West European countries try to preserve centuries-old buildings and streets and pass them on to later generations. If postwar Japan had been occupied by France or Britain, instead of the United States, Japanese culture, education and cityscape today would have been totally different.
A British friend of mine, with a reputable family background and a high social status, drives an old car and uses centuries-old furniture he inherited from his ancestors. He wears an old jacket, with patches on the elbows. This is nothing unusual and is something praiseworthy for the British.
Japanese kept a similar habit until the early Showa Era, when they were not so affluent as today. Japanese then did not throw out old goods. Many people had only one set of nice clothes. They used to wear the same kimono for their lives. While they did not have material wealth, they were not poor, spiritually speaking.
Some say the Edo period, in which Japan was isolated from the rest of the world, was a dark age lacking in vigor, but that is far from the truth. This period gave birth to a number of creative artists, including playwright Chikamatsu Monzaemon; poet and novelist Ihara Saikaku; painters Ogata Korin, Katsushika Hokusai and Ando Hiroshige; Zen monk and poet Ryokan; and poets Yosa Buson and Matsuo Basho. Ryokan said that people driven by material desire would never be satisfied. Essayist Yoshida Kenko said in his “Essays in Idleness” that wise men do not leave large properties and assets behind when they die. In modern terms, it means that you cannot take your material possessions — cash, jewels, antiques, whatever — to your grave.
Such values were common in Japan until World War II ended. A sense of justice was instilled in Japanese by the Discourses of Confucius, and moral standards and social norms were firmly established. Lafcadio Hearn, who taught at the No. 5 High School in Kumamoto in the early Showa Era, wrote that the Japanese could look forward to a great future if they continued to foster the spirit of frugality and fortitude and to avoid luxuries.
More than 10 years ago, I met the late Japanese business leader Toshiwo Doko, chief of the Japan Federation of Economic Organizations (Keidanren) and a strong advocate of administrative reform. Doko lived in a humble home in a working-class area of Kawasaki near Tokyo, which did not exactly become the industrial tycoon who had served as chairman of Ishikawajima-Harima Heavy Industries and of Toshiba Corp. He shared the house with his wife and a cat. Doko spent only 50,000 yen a month for living and spent the rest of his income on a girls’ high school that he had founded. Although he was more than 80 years old, Doko declined to ride in a chauffeur-driven limousine and chose to commute to Tokyo by train. He cultivated the spirit of fortitude and manliness and led a simple life. I learned the value of “selflessness” while associating with him.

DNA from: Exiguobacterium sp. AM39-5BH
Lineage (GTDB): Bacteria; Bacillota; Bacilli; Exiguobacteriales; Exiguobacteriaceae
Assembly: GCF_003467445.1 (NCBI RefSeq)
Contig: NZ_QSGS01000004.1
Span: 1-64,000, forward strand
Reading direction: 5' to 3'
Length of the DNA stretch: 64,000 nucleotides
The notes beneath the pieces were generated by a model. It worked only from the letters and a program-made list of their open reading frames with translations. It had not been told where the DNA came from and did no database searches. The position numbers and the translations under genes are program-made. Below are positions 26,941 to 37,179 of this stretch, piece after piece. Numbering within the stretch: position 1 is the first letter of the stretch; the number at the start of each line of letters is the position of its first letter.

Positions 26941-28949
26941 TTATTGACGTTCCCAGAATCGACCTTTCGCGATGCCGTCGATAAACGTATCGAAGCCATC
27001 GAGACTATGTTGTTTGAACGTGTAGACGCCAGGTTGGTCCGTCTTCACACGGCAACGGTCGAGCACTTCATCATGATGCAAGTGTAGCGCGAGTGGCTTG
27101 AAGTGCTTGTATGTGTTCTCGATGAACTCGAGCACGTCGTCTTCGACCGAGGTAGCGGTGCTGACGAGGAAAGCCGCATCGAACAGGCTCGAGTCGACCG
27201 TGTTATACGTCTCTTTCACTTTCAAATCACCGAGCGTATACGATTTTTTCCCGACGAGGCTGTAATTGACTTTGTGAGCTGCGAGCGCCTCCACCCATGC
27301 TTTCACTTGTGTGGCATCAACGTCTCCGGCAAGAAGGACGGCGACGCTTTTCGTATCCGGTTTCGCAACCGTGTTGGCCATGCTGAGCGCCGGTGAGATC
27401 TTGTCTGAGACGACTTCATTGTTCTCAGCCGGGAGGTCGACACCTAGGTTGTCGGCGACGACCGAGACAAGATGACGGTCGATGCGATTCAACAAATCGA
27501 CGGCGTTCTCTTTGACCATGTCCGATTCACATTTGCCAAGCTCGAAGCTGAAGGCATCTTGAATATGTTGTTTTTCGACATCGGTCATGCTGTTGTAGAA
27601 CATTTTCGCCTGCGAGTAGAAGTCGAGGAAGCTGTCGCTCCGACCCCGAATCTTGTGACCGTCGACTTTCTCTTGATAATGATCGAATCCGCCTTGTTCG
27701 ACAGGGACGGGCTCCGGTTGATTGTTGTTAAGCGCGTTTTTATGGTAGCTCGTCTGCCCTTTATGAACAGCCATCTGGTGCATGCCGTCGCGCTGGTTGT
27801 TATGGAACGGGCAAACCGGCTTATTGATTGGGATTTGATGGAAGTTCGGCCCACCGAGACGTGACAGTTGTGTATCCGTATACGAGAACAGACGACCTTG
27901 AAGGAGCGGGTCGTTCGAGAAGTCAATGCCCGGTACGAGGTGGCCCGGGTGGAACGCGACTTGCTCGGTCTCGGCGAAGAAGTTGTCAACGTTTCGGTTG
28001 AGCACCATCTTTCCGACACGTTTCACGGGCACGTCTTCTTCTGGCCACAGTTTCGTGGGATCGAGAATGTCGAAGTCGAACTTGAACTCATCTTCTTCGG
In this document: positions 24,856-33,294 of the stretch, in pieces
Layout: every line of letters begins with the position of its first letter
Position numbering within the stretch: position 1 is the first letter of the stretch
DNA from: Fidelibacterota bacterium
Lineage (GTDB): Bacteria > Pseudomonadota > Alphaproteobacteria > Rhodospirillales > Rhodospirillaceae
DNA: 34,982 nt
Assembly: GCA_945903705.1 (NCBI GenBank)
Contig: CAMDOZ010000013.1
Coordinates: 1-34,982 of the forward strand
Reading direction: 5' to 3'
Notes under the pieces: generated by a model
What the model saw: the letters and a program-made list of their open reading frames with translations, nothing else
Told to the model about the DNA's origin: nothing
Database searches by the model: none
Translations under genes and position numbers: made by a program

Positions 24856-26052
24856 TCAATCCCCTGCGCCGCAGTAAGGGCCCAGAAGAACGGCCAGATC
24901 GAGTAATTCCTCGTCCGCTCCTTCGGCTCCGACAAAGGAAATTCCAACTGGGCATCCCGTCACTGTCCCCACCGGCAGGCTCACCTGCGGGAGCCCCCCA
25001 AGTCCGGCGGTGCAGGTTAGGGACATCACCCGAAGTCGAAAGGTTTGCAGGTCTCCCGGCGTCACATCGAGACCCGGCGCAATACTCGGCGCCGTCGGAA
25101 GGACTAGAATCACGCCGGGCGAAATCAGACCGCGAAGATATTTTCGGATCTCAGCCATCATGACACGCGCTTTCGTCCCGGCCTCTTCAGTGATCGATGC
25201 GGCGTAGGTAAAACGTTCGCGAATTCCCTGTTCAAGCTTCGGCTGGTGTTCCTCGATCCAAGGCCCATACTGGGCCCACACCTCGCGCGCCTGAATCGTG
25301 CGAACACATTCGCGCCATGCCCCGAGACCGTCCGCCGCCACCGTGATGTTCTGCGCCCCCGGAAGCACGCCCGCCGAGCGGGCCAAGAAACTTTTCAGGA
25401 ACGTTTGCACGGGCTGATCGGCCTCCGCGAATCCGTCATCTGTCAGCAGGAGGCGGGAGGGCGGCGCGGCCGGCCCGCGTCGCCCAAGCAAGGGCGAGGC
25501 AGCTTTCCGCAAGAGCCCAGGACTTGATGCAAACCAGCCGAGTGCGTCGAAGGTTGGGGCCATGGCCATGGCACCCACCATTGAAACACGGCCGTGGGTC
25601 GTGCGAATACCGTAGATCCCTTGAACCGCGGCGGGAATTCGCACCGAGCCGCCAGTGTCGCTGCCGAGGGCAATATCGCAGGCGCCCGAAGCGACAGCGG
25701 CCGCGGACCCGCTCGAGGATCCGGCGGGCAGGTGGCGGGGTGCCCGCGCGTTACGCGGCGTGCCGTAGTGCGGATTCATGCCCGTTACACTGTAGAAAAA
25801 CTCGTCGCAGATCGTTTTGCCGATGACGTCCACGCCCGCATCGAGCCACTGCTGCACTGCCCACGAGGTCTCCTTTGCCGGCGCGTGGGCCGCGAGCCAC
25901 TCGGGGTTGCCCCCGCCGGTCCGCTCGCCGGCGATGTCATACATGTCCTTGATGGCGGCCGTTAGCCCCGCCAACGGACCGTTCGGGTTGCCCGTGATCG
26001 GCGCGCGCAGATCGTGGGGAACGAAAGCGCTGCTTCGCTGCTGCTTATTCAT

Politics is the essential part of efforts to create a robust, generous and spiritually active nation. Politics directly and indirectly affects our lives, properties and daily living. I do not feel like writing on today’s disreputable politics, but one thing is clear: The destiny of a country depends on its leader.
At the beginning of the new century, our most important concern is how to establish a nation with quality and substance. Saigo Nanshu, better known as Saigo Takamori, is my favorite politician who played a leading role in the Meiji Restoration. He said that civilization means justice prevailing in the society, and has nothing to do with large homes, luxurious clothing and flashy appearances. As we live in a society lacking in quality and substance, we need to give serious thought to his words.